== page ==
Improved services are on the way for Wellington commuters
The signing of a contract has confirmed the overhead line system along the Hutt Valley Line will be replaced and improved, ensuring better services and reduced disruptions…
A $49 million contract has been signed to replace the overhead line system that supplies power to Metlink’s commuter trains on the Hutt Valley Line in New Zealand.
Passing an important milestone, this work will ensure Wellington commuters soon receive improved services and reduced disruptions.
Greater Wellington Sustainable Transport Committee Chairperson, Barbara Donaldson, said: “This is a major step forward in improving our rail network infrastructure and ensuring a more reliable and sustainable service to people from the Hutt Valley who make five million journeys each year on the Hutt Line.
“Significant investment is needed on the infrastructure due to the aging nature of the network and we are hoping for further investment to upgrade the rest of the infrastructure to unlock capacity and provide a modern, reliable service for all commuters in the Greater Wellington region.”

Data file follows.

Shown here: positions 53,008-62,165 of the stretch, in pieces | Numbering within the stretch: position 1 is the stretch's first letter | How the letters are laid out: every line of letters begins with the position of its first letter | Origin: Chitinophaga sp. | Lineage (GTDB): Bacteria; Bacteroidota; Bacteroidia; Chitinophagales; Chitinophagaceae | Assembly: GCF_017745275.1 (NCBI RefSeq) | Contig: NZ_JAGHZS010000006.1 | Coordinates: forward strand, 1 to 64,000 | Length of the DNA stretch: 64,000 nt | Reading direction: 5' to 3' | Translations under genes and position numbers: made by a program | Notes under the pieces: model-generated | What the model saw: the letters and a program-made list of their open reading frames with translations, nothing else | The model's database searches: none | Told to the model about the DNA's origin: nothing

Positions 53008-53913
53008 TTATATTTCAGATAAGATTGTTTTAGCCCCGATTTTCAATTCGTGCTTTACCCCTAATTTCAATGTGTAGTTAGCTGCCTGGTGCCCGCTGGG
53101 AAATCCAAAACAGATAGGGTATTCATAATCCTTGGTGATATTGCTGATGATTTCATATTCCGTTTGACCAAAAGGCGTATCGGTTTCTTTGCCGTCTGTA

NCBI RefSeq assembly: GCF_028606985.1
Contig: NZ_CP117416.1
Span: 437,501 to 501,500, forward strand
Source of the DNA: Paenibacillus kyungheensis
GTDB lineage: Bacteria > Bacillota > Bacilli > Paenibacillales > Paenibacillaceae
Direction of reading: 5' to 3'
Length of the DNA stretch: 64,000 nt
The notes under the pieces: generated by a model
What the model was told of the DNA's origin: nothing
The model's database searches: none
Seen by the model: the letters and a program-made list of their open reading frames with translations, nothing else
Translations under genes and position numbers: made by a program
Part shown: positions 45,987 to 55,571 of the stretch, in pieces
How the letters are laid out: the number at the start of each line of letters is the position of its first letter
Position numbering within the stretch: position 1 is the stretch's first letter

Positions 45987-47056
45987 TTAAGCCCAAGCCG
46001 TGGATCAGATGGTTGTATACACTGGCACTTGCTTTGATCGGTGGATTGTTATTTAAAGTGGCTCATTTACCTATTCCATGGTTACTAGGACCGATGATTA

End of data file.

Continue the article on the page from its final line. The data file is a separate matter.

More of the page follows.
KiwiRail and Greater Wellington Regional Council are working together on the project, which will involve replacing the existing timber poles with steel masts and renewing all overhead wires. As part of the project, the system that supplies power to the signals on the line will be replaced and placed underground.
“Replacing these systems is a big win for Wellington rail commuters,” said KiwiRail Chief Executive, Peter Reidy. “It is vital for the resilience of the network. Our infrastructure teams work incredibly hard to keep things running smoothly but the current systems are reaching the end of their life.
“Without this replacement programme, commuters would have faced increasing disruptions to the service as the wooden poles reach the end of their lives. The contract is part of a $98.4 million, four-year project that begun in 2017 to replace the overhead power system between Wellington Station, Melling and Upper Hutt, as well as Ngaio and Johnsonville. The funding came from Central Government.
“The project, which will see 1,274 existing poles and 38km of overhead wires replaced, is expected to be completed in 2021.”